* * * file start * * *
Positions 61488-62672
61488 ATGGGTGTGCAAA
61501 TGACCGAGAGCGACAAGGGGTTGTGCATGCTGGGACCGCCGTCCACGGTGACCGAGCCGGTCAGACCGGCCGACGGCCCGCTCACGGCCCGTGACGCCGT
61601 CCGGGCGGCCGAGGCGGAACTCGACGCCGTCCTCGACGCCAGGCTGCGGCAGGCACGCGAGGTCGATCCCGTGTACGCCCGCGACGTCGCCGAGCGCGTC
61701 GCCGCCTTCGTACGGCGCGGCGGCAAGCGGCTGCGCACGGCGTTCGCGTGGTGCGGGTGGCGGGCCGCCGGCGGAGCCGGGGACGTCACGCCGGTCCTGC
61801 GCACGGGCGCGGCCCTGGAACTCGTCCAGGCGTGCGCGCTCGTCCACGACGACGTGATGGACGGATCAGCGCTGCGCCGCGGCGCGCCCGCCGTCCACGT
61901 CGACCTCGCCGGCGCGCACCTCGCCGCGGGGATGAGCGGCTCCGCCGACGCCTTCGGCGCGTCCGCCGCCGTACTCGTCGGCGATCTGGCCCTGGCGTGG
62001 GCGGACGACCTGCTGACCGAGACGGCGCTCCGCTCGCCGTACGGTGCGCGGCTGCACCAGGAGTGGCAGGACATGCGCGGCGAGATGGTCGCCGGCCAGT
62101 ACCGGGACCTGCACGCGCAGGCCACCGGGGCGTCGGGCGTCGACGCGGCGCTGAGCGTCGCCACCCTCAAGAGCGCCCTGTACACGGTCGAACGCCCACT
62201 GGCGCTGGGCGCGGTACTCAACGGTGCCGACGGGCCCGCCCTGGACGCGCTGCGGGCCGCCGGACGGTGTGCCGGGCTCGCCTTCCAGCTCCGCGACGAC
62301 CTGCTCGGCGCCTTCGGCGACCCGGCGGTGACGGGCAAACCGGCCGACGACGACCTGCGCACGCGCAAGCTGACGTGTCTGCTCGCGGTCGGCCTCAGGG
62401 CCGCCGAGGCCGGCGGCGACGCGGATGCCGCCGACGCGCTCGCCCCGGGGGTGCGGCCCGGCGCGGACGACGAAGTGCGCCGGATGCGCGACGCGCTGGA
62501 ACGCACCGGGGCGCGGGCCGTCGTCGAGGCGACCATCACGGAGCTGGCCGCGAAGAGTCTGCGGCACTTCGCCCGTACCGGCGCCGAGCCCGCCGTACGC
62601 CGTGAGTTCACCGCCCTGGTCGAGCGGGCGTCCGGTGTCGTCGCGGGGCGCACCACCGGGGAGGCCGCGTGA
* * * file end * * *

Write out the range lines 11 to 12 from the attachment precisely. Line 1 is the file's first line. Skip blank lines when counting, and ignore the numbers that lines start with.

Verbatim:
62301 CTGCTCGGCGCCTTCGGCGACCCGGCGGTGACGGGCAAACCGGCCGACGACGACCTGCGCACGCGCAAGCTGACGTGTCTGCTCGCGGTCGGCCTCAGGG
62401 CCGCCGAGGCCGGCGGCGACGCGGATGCCGCCGACGCGCTCGCCCCGGGGGTGCGGCCCGGCGCGGACGACGAAGTGCGCCGGATGCGCGACGCGCTGGA